Clear evidence of improved cardiovascular care is the fact that nearly 90% of patients survive a first myocardial infarction (MI). However, reinfarction is common in these patients and is coupled with high mortality. It is intuitively appealing to believe that reinfarction is a downstream event on a linear trajectory of cardiovascular disease progression that begins with the first event. An alternative hypothesis has been proposed in which post-MI inflammation associated with the body’s attempts to repair the damaged heart, actually exacerbates pre-existing atherosclerosis thereby increasing risk of secondary events. It has been established that monocytes and macrophages promote inflammation at the site of atherosclerotic lesions, causing them to be unstable. During MI, monocytes increase and migrate to the site of the myocardial lesion. New studies by Dutta et al. provide evidence that the MI-induced increase in inflammatory cells may itself enhance atherosclerotic disease. The authors’ initial experiments demonstrated that after coronary ligation, Apoe−/− mice developed more severe atherosclerosis than wild-type mice. Findings showed that plaque protease activity, inflammatory cytokine expression in plaques, and the number of monocytes and macrophages in the aorta were all elevated. To determine the origin of the surplus of monocytes in plaques, additional studies focused on monocyte progenitor cells in the spleen because the spleen can accommodate extramedullary hematopoiesis. After MI, expression of inflammatory mRNA differed between monocytes isolated from spleen compared with bone marrow, and the profile of monocytes isolated from post-MI plaques matched spleen progenitor cells. Further studies showed that signaling through β-adrenergic receptors in bone marrow niche cells due to increased sympathetic nervous system (SNS) activity from pain, anxiety, and impaired left ventricular function resulted in release of hematopoietic stem and progenitor cells. β-Adrenergic blockade after MI reduced the number of granulocyte macrophage progenitors in the spleen and also lowered protease activity, myeloid cells, and mRNA levels of inflammatory cytokines in plaques. The authors postulated that increased SNS activity leads to release of upstream progenitors from the bone marrow, as well as receipt and retention of these cells in the spleen. They propose a continuous, circular paradigm that connects MI, SNS activity, progenitor release from bone marrow niches, increased extramedullary monocytopoiesis, and plaque rupture to explain increased reinfarction. The authors note that although knowledge of the role of inflammation in atherosclerosis is increasing, development of therapies targeting specific anti-inflammatory elements is needed. They suggest that one such strategy might be to interrupt monocyte supply. — Eileen M. Resnick, PhD
Dutta et al. Myocardial infarction accelerates atherosclerosis. Nature 2012;487:325–329
Caloric Restriction, Health, and Survival: Surprising New Data From the NIA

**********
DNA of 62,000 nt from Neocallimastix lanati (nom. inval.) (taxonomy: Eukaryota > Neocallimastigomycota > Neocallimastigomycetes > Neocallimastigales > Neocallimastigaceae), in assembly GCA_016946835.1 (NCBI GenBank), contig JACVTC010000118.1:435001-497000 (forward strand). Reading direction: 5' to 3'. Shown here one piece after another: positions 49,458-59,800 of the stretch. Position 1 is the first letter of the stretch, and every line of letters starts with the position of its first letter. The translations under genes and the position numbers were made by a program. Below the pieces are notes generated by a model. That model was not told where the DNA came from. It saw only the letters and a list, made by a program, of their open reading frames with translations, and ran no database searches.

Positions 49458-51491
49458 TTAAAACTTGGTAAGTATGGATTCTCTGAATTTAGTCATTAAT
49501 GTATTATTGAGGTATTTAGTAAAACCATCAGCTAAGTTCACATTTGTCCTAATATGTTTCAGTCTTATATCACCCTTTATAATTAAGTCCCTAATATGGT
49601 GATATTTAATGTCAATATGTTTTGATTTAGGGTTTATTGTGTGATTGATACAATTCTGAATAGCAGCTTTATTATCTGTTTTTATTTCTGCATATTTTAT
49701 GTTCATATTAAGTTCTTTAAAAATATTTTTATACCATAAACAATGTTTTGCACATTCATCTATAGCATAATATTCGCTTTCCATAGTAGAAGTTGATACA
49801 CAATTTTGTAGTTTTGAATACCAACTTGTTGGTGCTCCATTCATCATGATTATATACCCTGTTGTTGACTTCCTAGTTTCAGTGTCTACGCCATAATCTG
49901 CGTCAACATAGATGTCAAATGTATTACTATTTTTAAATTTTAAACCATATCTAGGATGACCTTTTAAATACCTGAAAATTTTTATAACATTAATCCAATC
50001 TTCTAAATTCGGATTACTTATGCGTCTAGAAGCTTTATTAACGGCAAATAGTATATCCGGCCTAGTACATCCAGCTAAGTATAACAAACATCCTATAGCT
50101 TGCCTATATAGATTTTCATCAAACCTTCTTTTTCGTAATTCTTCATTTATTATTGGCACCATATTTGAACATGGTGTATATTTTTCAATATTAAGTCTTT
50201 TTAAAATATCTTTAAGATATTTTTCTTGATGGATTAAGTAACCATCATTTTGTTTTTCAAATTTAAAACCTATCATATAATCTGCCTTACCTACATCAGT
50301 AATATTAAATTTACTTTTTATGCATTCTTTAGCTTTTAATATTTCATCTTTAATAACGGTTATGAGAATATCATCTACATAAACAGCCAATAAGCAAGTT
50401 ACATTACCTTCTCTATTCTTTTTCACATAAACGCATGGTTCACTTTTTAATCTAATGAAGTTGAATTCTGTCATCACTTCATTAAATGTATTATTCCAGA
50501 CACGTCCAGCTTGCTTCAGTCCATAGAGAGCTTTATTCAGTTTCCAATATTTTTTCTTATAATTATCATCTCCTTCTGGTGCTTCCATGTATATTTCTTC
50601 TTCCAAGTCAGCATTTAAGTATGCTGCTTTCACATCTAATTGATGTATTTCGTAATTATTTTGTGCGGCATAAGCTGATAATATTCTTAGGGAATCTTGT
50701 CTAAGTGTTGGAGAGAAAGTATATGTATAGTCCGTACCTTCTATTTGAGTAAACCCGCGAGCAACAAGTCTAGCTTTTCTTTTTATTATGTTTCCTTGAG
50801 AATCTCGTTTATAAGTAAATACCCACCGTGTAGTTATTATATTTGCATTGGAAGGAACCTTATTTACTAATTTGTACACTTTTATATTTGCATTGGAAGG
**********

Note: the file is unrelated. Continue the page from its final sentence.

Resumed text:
Caloric restriction (CR), often defined as a 10–40% reduction in nutritious dietary intake, has long been reported to prolong life span in animal models and to positively impact immune function and motor coordination, improve glucose tolerance, and inhibit development of sarcopenia in nonhuman primates (NHPs). Because of their extended life span in captivity, NHPs are not only a good model of CR and aging but also one that has potential translation to humans. Due to its focus on health across the life span, the National Institute on Aging (NIA) has been studying the effects of CR in NHPs for more than 20 years. In a recent report from the NIA primate study group, Mattison et al. show data on survival in rhesus monkeys and compare their survival data with a seemingly parallel NHP CR study conducted at the Wisconsin National Primate Research Center (WNPRC). Among the NIA primates, CR did not improve survival in old-onset (16–23 years) or young-onset (juvenile, adolescent, and adult) monkeys. However, CR in old-onset monkeys improved certain measures of metabolic health, such as weight, triglycerides, and cholesterol. Although CR monkeys ate and weighed less, prevention of obesity in the CR group did not prevent type 2 diabetes or positively impact cardiovascular disease. In contrast to the NIA NHP findings, data from the WNPRC indicated a survival benefit associated with initiation of CR in adulthood (7–14 years), and the WNPRC study was also suggestive of cardiometabolic protection associated with CR. Mattison et al. suggested that the differing survival data between the NIA and WNPRC studies could be related to differences in various issues associated with study design and animal husbandry. For example, many elements of the studies’ diets differed. The NIA diet was composed of natural ingredients, which contained phytoestrogens and ultra-trace minerals that may influence health. In contrast, the WNPRC diet was purified and contained individually added vitamins and minerals. Protein basis and carbohydrate, vitamin, and mineral content also differed between the groups. Finally, the NIA monkeys were not truly fed ad libitum as they were in the WNPRC study. Additional variables that may play a role in the diverging results include the greater genetic diversity in the NIA group and differences in the ages at which CR was initiated. Because data from lifelong CR in rodents and a recent randomized short-term CR trial in humans have provided evidence for improvement of cardiovascular health with CR, the authors suggest that continued analysis of NHP data will uncover potential mechanisms behind these health effects that may elucidate findings in both the NIA and WNPRC studies. The overall conclusion from various studies in different species is that CR will improve cardiovascular and metabolic health but may not extend the life span in all species. — Eileen M. Resnick, PhD
Mattison et al. Impact of caloric restriction on health and survival in rhesus monkeys from the NIA study. Nature 2012;489:318–321
- © 2013 by the American Diabetes Association.